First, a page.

About four years ago, I wrote an article about how much it costs to keep a horse. Prices rarely drop, so what can we expect to pay to keep a horse over the next year. Hereís a look at some basic costs.
One of the biggest expenses horse owners face is buying hay. Again, hay prices can fluctuate wildly and a lot of different factors affect the price. A bad year for hay ó too wet or dry, can cause prices to skyrocket. You can expect the price of hay to at least double in midwinter, compared to the cost of the same hay bought off the field in summer. Gas prices affect hay so that affects the cost of harvesting and shipping.
The value of other crops affects hay prices. It may be more profitable for farmers to grow a different crop like corn, soy or canola, so supplies become more scarce. Milk prices can affect hay prices since the hay that is fed to dairy cattle is pretty much the same hay that horse owners value. Even demand from other countries can affect hay prices at home.
Small bales may be more costly than large bales because there is more handling involved. And, buying in one large quantity can be more cost effective than buying small amounts as you go through the year.
For those in the U.S. you have a good guideline for pricing from the U.S. Department of Agriculture. Hay Reports break down the forage prices by state. Elsewhere, horse owners will have to ask growers their price. But, as an example, premium hay sells for about $200 USD per ton. Horse owners can expect to pay a bit more, especially if buying in small quantities. So you might expect a low average to be about $5 per small bale or around $30 to $40 for a large round bale. The price can easily be much higher, however. The hay harvest for the 2018 season has just started as I write this, and much will depend on what mother nature has in store for us over the summer months. But letís use the low average, feeding about a half a bale a day to our smallish pleasure riding horse. Thatís a cost of 2.50 per day.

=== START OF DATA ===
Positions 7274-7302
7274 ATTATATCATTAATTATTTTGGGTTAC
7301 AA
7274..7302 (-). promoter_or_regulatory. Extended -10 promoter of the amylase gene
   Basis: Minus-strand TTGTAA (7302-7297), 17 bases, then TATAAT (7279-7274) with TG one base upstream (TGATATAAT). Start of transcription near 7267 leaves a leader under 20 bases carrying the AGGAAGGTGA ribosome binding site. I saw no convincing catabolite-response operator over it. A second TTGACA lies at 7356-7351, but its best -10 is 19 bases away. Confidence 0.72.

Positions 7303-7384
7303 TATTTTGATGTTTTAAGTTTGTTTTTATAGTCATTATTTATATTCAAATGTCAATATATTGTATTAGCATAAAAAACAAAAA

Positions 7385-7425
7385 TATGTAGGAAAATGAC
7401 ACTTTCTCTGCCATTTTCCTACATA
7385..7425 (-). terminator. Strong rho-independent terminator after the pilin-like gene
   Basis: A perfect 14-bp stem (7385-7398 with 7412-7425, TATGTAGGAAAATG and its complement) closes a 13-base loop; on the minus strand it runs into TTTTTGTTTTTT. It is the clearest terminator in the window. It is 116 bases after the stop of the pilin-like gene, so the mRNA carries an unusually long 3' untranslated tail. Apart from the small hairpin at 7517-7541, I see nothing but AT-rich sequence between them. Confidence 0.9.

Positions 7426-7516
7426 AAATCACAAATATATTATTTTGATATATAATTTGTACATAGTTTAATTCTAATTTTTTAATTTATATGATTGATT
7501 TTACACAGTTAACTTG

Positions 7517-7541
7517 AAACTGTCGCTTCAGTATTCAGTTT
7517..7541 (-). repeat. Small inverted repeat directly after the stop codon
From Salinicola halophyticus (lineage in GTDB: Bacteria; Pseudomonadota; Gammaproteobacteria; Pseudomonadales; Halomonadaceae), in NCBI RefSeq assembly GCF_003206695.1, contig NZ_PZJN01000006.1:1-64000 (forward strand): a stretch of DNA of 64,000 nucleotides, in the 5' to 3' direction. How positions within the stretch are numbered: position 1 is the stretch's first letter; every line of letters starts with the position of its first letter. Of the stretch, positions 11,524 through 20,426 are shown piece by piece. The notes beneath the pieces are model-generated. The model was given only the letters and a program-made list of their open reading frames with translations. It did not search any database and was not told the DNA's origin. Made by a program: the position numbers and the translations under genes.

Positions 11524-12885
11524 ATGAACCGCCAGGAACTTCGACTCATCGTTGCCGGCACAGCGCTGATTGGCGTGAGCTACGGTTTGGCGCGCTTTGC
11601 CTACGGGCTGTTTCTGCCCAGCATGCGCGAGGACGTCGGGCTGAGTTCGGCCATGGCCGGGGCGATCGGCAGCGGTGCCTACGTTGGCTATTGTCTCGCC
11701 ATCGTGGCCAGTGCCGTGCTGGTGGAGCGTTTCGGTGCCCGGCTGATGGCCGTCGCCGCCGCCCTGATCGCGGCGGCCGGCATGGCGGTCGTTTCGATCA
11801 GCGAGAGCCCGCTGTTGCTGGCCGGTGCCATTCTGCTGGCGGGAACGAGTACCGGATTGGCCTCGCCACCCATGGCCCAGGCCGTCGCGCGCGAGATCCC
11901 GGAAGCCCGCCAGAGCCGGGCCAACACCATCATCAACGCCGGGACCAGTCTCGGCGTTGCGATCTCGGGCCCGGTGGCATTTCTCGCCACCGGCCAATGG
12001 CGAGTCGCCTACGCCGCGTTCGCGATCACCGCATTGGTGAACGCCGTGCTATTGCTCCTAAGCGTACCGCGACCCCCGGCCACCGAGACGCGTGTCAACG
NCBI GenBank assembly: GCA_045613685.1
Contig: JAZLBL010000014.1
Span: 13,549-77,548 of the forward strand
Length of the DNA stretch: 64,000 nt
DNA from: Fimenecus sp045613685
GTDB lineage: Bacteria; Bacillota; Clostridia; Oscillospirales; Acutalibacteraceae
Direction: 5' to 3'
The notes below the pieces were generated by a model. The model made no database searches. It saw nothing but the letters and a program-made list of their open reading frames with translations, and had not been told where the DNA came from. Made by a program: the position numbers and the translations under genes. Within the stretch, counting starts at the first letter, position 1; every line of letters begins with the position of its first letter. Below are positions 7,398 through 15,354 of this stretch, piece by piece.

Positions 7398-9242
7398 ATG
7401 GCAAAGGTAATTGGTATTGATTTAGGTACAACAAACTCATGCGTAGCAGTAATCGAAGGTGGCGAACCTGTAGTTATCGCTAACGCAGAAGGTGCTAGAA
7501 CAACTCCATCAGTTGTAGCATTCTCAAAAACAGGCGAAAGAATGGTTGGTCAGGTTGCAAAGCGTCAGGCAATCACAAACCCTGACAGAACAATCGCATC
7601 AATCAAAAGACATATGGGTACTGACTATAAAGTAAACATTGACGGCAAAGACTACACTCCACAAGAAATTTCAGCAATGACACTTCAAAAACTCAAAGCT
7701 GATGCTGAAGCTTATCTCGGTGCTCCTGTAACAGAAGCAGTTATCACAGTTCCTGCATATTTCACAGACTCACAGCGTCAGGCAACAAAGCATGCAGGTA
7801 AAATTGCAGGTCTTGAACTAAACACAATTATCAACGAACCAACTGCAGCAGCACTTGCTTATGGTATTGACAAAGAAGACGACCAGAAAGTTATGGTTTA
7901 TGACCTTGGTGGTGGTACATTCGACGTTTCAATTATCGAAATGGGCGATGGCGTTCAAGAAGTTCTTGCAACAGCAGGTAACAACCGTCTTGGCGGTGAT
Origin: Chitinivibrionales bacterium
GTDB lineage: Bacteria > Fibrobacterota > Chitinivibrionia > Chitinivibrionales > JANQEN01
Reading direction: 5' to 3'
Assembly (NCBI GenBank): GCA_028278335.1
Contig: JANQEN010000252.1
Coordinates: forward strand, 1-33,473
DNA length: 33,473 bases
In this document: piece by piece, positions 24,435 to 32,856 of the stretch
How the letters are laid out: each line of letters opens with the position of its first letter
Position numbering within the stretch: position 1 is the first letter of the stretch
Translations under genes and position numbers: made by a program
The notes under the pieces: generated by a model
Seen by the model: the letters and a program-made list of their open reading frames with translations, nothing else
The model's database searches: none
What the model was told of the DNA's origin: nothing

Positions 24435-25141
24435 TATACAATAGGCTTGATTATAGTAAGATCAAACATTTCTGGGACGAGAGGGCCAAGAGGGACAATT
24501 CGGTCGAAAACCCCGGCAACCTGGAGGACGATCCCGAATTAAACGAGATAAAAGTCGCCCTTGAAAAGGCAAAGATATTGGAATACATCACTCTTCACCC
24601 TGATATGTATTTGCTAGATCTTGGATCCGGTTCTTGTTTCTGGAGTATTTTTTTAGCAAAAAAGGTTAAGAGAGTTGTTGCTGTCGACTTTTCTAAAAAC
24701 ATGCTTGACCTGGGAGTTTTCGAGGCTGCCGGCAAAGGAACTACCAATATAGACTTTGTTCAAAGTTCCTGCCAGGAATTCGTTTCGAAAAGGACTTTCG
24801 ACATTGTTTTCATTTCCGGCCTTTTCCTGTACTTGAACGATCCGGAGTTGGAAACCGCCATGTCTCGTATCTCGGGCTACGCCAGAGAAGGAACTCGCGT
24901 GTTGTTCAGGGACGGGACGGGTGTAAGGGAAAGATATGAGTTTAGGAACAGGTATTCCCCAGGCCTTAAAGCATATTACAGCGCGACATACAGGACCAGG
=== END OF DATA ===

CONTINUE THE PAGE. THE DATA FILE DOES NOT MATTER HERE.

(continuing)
Grain and Supplements
Like hay, grain prices can be affected by many factors. A bag of pelleted feed weighing just under 50lbs costs me about $30. How long it lasts depends on the amount fed of course, but letís say we are only feeding as a supplement, rather than to put on weight, increase stamina or for growth. A bag then will last about three weeks. That comes to about $38 a month.
Salt is still cheap. A simple bag or block can be bought for about $15 although youíll pay more for the fancy type. Basic mineral mixes can cost about $20 and last for months. If youíre feeding something like a hoof growth supplement, expect to pay a lot more.
Youíd have difficulty finding a farrier that will trim for less than $30 and many charge $50 or more. And shoeing fronts will cost at least $150. That means a low average for farrier work will cost you at least $30 every six or seven weeks but will easily cost more.
Iím hopping mad that where I live, you will not be able to buy deworming medication off of the shelf shortly. That cost was about $15 for a tube of deworming paste. Deworming will now be done under the supervision of a veterinarian ó and so far the cost is unknown. In the U.S. you can buy deworming paste for about $10 and youíll probably use it a minimum of 3 times a year.
Dental Work And Vaccines
Your horse will need dental work about once a year. Some need more. You can still count on about $150 for this service. The price of vaccinations hasnít gone up drastically recently. You can still count on about $125 a year for this.
So letís look at the totals using the lowest averages:
Hay (low average): $915
Grain and Supplements: $456
What do you think? Does this reflect what you are paying? Are you able to spend less? Or, are you faced with much higher costs?
When you buy a bag of textured or pelleted horse feed, none of the ingredients are easily recognizable. A bag of oats contains oats - and thatís easy to see. But often even the label on a bag of feed doesnít list the exact ingredi ...
A popular slogan amongst pet rescue groups is adopt, donít shop. As someone who has adopted several dogs, and is currently working to rehabilitate a badly abused puppy mill survivor, Iím inclined to agree with the sentiment. But w ...
The BLM is rounding up about sixty burros in the Bullhead City of Arizona area and shortly, these burros, or donkeys as many of us call them, will be up for adoption. But, who would want a donkey? Turns out, donkeys are not only c ...
Did you just take the perfect picture of your horse? While youíre probably inclined to share it on Instagram, or on your Facebook feed, you might consider entering it in a contest instead. There are many horse photo contests onlin ...
One aspect of the pregnancy check I watched a vet perform recently that really bothers me is the sedation. I hate seeing horses sedated. There is some internal fear that creeps in on me when I see a horse standing with its head dr ...
Chances are, if you are out shopping for a helmet, you may assume that the more money you spend, the more protection you will be getting. But, according to an independent test done by a Swedish insurance company, that might not be ...
Leading isnít walking ahead of your horse while pulling on the lead rope. It isnít tagging along as your horse drags you along. Rather, your horse should be trained to walk beside you with no tension on the rope at all. You may mo ...
The Calgary Stampede has just ended as I write this, and the controversies around the rights of the animals performing always swirl. Those controversies havenít seemed to dampen the spirits of the people who attended that Stampede ...